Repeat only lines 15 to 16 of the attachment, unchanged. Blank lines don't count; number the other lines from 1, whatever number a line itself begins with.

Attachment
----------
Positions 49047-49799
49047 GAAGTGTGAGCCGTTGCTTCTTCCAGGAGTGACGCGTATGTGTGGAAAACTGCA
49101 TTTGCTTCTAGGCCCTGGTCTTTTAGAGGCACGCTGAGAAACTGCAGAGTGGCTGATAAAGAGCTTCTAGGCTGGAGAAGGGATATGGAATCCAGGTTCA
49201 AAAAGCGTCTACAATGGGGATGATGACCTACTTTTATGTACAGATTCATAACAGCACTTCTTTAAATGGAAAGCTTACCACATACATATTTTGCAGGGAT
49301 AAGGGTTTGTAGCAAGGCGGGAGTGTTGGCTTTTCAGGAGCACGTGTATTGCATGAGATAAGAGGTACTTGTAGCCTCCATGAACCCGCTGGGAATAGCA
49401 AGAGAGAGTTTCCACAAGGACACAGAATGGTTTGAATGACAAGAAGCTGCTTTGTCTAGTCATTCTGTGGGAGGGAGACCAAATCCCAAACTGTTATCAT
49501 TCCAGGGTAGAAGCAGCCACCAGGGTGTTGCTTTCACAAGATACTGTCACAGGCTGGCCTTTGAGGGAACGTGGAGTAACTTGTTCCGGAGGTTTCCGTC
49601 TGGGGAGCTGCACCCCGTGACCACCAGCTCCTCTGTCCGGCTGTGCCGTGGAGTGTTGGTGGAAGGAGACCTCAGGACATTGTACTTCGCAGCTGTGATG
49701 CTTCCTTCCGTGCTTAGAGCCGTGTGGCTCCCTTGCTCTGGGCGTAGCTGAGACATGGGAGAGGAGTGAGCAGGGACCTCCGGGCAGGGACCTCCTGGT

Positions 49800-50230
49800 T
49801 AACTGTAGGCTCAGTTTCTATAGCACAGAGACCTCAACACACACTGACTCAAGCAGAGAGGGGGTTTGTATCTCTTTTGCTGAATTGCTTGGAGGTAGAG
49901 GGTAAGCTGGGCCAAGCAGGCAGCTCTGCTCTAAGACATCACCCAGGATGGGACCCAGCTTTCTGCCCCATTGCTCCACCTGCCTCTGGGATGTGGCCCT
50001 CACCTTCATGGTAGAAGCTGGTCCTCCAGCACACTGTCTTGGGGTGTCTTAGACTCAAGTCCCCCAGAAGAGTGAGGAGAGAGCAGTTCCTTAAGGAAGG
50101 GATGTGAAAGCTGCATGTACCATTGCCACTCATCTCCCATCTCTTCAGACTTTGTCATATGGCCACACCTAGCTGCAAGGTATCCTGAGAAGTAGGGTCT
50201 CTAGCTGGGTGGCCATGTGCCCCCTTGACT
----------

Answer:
50101 GATGTGAAAGCTGCATGTACCATTGCCACTCATCTCCCATCTCTTCAGACTTTGTCATATGGCCACACCTAGCTGCAAGGTATCCTGAGAAGTAGGGTCT
50201 CTAGCTGGGTGGCCATGTGCCCCCTTGACT